CRISIS SOURCING -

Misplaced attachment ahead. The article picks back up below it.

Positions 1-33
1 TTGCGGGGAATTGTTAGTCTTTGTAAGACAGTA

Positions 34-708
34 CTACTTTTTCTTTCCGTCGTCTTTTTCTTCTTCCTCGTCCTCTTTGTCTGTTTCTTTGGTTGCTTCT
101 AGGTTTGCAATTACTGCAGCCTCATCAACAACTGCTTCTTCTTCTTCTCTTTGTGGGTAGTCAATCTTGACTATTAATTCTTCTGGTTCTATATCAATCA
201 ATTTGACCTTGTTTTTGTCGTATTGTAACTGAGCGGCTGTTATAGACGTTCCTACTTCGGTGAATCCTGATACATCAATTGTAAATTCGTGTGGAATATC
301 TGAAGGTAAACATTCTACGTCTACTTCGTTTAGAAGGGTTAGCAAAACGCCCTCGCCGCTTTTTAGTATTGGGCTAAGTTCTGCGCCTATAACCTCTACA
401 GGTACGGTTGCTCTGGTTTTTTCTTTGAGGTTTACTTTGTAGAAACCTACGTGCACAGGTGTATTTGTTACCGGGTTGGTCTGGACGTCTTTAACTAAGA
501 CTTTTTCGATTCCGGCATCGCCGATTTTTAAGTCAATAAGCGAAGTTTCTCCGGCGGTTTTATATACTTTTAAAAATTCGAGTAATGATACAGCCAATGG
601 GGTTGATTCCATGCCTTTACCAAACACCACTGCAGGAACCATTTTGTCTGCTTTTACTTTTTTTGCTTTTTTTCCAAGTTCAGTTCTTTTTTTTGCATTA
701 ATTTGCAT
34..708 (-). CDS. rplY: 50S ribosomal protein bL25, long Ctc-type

FEATURE STORY 52 TECHNOLOGY REVIEW JULY /AUGUST 2008 business models. In one, it would sell ads to Web video consum- ers who text-message replies in another, it would take a cut from sales of high-end cell phones that capture the best videos (which would come Qik-equipped). Garfi eld is happy to pay: “View- ers can type in a window while watching, and affect the coverage. That’s, like, totally amazing and groundbreaking!” —David Talbot CRISIS SOURCING Ushahidi’s platform allows text messages to feed into the Web Company: Ushahidi Founding date: 2008 Funding amount: Undisclosed In the chaos that followed Kenya’s disputed presidential election last December, 1,200 people were killed, and several hundred thousand more fl ed their homes. Skeptical of the accuracy of offi cial reports, a group of Web developers and bloggers with Kenyan ties cobbled together a Web application that could receive citizen incident reports via text message from any mobile phone in Kenya and display them as a Google Maps application. Cofounded by Erik Hersman, an American son of mission- ary parents who was raised in Kenya (he is author of the blog Whiteafrican.com and now lives in Florida), the group called the creation Ushahidi—the Swahili word for “testimony.” They have formed a nonprofi t company and are fi nalizing funding with a large foundation to turn Ushahidi into a platform that can be deployed easily and rapidly in areas of crisis. Already, a version of Ushahidi is being used to track anti- immigrant violence affl icting South Africa. “While there have been a lot of projects to do citizen reports, they are all Web-based,” says Ethan Zuckerman, a research fellow at Harvard’s Berkman Center for Internet and Society and founder of Geekcorps, a technology vol- unteering agency. “There is no strong content management system designed to take con- tent off of SMS [text messag- ing]. It’s pretty sophisticated.” Now anyone with a mobile phone can become a node on the net- work. “Whenever a crisis breaks out and you want distributed data gathering and visualiza- tion, our goal is to make it a lot easier to do,” says Hersman. The technology won’t require much expertise “people can either download Ushahidi or we will host it for you.” And it’s not just for Africa. He says the technology could help chronicle fast- moving U.S. calamities such as Hurri- cane Katrina. —David Talbot PARTIAL RECALL QTech’s reQall makes custom reminders for scatterbrains Company: QTech Founding date: 2004 Funding amount: $5 million Sunil Vemuri, cofounder of QTech, observes that “one of the dark secrets of memory aids is that people forget to use their memory aids.” The company hopes to solve this problem with a Web-based tool called reQall, which grew out of Vemuri’s doctoral research at MIT. Users enter calendar items, grocery lists, brilliant ideas, and other snippets of information into the system they can do this as text over the Web or via a toll-free phone number. Then reQall uses a combination of speech recogni- tion software, human transcrip- tionists, and proprietary algorithms to generate reminders by phone, text message, RSS feed, or e-mail, or through a Web interface (the details are customized to the user). “Our main competition is the Post-it note,” Vemuri says. QTech’s advisors include lead- ing fi gures in digitally assisted Are You ... Infl uential? 33Across calculates your online social clout for sharper ad targeting—and for you Company: 33Across Founding date: 2007 Funding amount: $1 million WHEN IT COMES to social networking, “there are an incredible number of people who want to be known as infl uential,” says Eric Wheeler, CEO of the New York City startup 33Across. Of course, there are also plenty of people—advertisers, namely—who want to know who the infl uential people are. Wheeler would cater to both. A number of companies try to help target ads based on users’ behavior a visitor to Cars.com, for example, might see Ford ads. In June, 33Across announced its fi rst part- nership with a social-networking site—Meebo—to build anonymous profi les of users’ actual infl uence. The profi les are drawn from the usual sources—self- provided information and Web browsing history—as well as from details on users’ networks and their propensity to communicate. The goal: to fi nd gossipy infl uencers who will be the “viral promoters” of, say, a new product, says Christine Herron of First Round Capital, an inves- tor. “All this data can be used to understand an incredible amount of detail about a person’s infl uence,” she says. Mainly, “it allows advertisers to be much smarter in how they deliver a message,” says Wheeler, formerly CEO of ad agency Neo@Ogilvy North America. In exchange for giving 33Across nonprivate user data, social- networking sites get a piece of the resulting ad revenue. Users could benefi t, too, since the social- networking site could share the data with them. Measures of infl uence might be important to bloggers, among others. 33Across plans a full launch in September. —Larry Aragon JORDAN HOLLENDER memory, including Microsoft’s Gordon Bell. Former MIT Media Lab head Walter Bender, Vemuri’s PhD advisor, says reQall “helps reduce the instances of forget- ting in the fi rst place.” But QTech initially forgot to make money from the business. It’s now explor- ing partnerships with cell-phone companies, fee-based “pre- mium” accounts, and advertis- ing models. —Lissa Harris SEMANTIC ADS Peer39’s algorithms promise better ways of mining language Company: Peer39 Founding date: 2006 Funding amount: $11 million THE SEMANTIC WEB is com- ing. That means that software will comb blogs, social net- July08 Feature Startups 52 July08 Feature Startups 52 6/11/08 1:41:32 PM 6/11/08 1:41:32 PM
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